Immorality of ImpietyIt is evident from the slightest Survey of Morals, that how punctual soever one may be in performing the Duties which result from our Relations to Mankind; yet to be quite deficient in performing those which arise from our Relation to the Almighty, must argue a strange Perversion of Reason or Depravity of Heart. If imperfect Degrees of Worth attract our Veneration, and if the Want of it would imply an Insensibility, or, which is worse, an Aversion to Merit, what Lameness of Affection and Immorality of Character must it be to be unaffected with, and much more to be ill-affected to a Being of superlative Worth! To love Society, or particular Members of it, and yet to have no Sense of our Connection with its Head, no Affection to our common Parent and Benefactor; to be concerned about the Approbation or Censure of our Fellow-Creatures, and yet to feel nothing of this kind towards Him who sees and weighs our Actions with unerring Wisdom and Justice, and can fully reward or punish them, betrays equal Madness and Partiality of Mind. It is plain therefore beyond all doubt, that some Regards are due to the great Father of all, in whom every lovely and adorable Quality combines to inspire Veneration and Homage.
Right Opinions of GodAs it has been observed already, that our Affections depend on our Opinions of their Objects, and generally keep pace with them, it must be of the highest Importance, and seems to be among the first Duties we owe to the Author of our Being, “to form the least imperfect, since we cannot form perfect, Conceptions of his Character and Administration.” For such Conceptions thoroughly imbibed, will render our Religion rational, and our Dispositions refined. If our Opinions are diminutive and distorted, our Religion will be superstitious, and our Temper abject. Thus, if we ascribe to the Deity that false Majesty, which consists in the unbenevolent and sullen Exercise of mere Will or Power, or suppose him to delight in the Prostrations of servile Fear, or as servile Praise, he will be worshiped with mean Adulation, and a Profusion of Compliments. Farther, if he be looked upon as a stern and implacable Being, delighting in Vengeance, he will be adored with pompous Offerings, Sacrifices, or whatever else might be thought proper to sooth and mollify him. But if we believe perfect Goodness to be the Character of the Supreme Being, and that he loves those most who resemble him most, the Worship paid him will be rational and sublime, and his Worshipers will seek to please him, by imitating that Goodness which they adore.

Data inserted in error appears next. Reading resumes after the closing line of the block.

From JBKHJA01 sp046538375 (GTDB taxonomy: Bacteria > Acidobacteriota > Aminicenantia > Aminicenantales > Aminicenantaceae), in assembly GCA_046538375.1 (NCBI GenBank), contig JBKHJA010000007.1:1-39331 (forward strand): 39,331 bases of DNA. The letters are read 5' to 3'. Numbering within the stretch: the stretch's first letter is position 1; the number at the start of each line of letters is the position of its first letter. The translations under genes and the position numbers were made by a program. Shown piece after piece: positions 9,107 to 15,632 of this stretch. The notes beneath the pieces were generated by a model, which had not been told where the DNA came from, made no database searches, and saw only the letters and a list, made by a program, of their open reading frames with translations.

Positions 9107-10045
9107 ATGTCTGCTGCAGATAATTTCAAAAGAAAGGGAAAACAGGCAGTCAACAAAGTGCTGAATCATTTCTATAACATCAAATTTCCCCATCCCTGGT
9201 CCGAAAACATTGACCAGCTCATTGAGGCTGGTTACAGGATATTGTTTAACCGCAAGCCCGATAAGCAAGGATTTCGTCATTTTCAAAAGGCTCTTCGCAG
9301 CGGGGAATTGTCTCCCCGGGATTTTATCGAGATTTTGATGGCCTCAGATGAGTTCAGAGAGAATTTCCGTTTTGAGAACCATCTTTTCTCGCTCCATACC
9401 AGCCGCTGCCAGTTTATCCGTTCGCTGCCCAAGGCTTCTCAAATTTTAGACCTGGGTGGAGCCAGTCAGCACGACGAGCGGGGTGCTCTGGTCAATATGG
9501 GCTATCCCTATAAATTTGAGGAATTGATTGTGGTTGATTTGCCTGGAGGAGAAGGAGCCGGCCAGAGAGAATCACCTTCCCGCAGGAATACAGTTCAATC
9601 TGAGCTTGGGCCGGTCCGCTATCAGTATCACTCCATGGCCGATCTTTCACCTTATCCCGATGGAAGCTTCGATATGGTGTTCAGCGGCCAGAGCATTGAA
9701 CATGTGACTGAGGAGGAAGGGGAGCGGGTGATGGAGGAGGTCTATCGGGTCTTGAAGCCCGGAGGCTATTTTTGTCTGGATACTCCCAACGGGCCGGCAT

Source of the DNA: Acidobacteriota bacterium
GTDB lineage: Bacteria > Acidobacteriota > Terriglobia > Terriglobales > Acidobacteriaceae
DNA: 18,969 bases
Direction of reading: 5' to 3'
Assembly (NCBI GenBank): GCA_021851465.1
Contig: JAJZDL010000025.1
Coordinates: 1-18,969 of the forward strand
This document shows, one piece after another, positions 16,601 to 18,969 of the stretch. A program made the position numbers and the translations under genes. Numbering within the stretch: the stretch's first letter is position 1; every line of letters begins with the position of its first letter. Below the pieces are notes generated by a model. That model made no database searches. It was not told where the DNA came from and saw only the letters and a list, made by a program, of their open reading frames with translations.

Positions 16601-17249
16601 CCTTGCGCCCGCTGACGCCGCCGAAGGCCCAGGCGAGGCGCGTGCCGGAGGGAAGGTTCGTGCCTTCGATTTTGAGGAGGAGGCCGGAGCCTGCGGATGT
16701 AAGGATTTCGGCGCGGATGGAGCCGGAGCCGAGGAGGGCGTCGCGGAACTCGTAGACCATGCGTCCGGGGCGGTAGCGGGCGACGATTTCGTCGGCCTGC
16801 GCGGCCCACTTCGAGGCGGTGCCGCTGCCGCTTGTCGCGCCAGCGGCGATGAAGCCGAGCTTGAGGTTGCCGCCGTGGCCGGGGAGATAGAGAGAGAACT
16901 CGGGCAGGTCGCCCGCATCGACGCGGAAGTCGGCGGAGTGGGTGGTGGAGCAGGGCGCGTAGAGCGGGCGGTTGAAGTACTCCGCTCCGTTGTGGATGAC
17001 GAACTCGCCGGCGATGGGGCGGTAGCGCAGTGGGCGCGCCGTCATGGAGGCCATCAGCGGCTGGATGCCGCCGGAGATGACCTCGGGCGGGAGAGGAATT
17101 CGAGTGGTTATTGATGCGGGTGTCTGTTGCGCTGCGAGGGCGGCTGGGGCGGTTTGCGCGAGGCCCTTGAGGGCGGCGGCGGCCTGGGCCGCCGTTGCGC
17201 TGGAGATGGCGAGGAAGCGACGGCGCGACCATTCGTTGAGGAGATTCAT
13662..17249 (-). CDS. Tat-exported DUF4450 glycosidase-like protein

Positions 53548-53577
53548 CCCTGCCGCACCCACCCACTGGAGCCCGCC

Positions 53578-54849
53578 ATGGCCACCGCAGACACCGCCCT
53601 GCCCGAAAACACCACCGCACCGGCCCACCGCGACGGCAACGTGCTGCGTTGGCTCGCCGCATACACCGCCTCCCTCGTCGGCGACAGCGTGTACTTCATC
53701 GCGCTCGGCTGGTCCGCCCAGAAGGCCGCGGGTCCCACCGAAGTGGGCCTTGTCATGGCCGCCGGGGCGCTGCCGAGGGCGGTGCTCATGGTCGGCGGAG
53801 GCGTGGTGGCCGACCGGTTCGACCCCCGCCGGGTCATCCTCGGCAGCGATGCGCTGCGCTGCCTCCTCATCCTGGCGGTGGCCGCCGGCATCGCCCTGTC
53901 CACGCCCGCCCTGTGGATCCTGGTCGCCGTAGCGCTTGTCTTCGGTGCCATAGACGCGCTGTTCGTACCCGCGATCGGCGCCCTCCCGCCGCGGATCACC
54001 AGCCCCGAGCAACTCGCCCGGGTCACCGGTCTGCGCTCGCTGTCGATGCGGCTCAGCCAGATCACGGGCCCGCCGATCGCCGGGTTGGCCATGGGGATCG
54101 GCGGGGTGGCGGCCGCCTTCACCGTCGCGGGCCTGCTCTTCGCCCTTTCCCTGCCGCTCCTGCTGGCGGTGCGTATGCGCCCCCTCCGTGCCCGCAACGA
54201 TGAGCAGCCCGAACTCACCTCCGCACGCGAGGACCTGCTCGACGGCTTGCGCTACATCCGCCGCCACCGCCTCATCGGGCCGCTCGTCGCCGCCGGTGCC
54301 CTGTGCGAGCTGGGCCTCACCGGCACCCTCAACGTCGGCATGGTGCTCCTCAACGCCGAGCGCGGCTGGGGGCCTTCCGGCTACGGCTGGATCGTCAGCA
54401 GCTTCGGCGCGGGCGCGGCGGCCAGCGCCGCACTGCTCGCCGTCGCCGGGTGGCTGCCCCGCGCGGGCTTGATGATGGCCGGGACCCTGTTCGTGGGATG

Rational FaithThe Foundation then of all true Religion is rational Faith. And of a rational Faith these seem to be the chief Articles, to believe, “that an infinite all-perfect Mind exists, who has no opposite nor any separate Interest from that of his Creatures,—that he super-intends and governs all Creatures and Things,—that his Goodness extends to all his Creatures, in different Degrees indeed, according to their respective Natures, but without any Partiality or Envy,—that he does every thing for the best, or in a Subserviency to the Perfection and Happiness of the Whole,—particularly, that he directs and governs the Affairs of Men,—inspects their Actions,—distinguishes the Good from the Bad,—loves and befriends the former,—is displeased with and pities the latter in this World,—and will, according to their respective Deserts, reward one and punish the other in the next;—that, in fine, he is always carrying on a Scheme of Virtue and Happiness through an unlimited Duration,—and is ever guiding the Universe through its successive Stages and Periods, to higher Degrees of Perfection and Felicity.” This is true Theism, the glorious Scheme of divine Faith; a Scheme exhibited in all the Works of God, and executed through his whole Administration.
Morality of TheismThis Faith well founded, and deeply felt, is nearly connected with a true moral Taste, and hath a powerful Efficacy on the Temper and Manners of the Theist. He who admires Goodness in others, and delights in the Practice of it, must be conscious of a reigning Order within, a Rectitude and Candor of Heart, which disposes him to entertain favourable Apprehensions of Men, and from an impartial Survey of things, to presume that good Order and good Meaning prevail in the Universe; and if good Meaning and good Order, then an ordering, an intending Mind, who is no Enemy, no Tyrant to his Creatures, but a Friend, a Benefactor, an indulgent Sovereign.
Immorality of AtheismOn the other hand, a bad Man, having nothing goodly or generous to contemplate within, no right Intentions, nor Honesty of Heart, suspects every Person and every Thing, and beholding Nature thro’ the Gloom of a selfish and guilty Mind, is either averse to the Belief of a reigning Order, or, if he cannot suppress the unconquerable Anticipations of a governing Mind, he is prone to tarnish the Beauty of Nature, and to impute Malevolence, or Blindness and Impotence at least to the Sovereign Ruler. He turns the Universe into a forlorn and horrid Waste, and transfers his own Character to the Deity, by ascribing to him that uncommunicative Grandeur, that arbitrary or revengeful Spirit which he affects or admires in himself. As such a Temper of Mind naturally leads to Atheism, or to a Superstition full as bad; therefore as far as that Temper depends on the unhappy Creature in whom it prevails, the Propensity to Atheism or Superstition consequent thereto, must be immoral. Farther, if it be true that the Belief or Sense of a Deity is natural to the Mind, and the Evidence of his Existence reflected from his Works so full, as to strike even the most superficial Observer with Conviction, then the supplanting or corrupting that Sense, or the Want of due Attention to that Evidence, and in consequence of both, a supine Ignorance, or affected Unbelief of a Deity, must argue a bad Temper, or an immoral Turn of Mind. In the case of invincible Ignorance, or a very bad Education, though nothing can be concluded directly against the Character, yet whenever ill Passions and Habits pervert the Judgment, and by perverting the Judgment terminate in Atheism, then the Case becomes plainly criminal.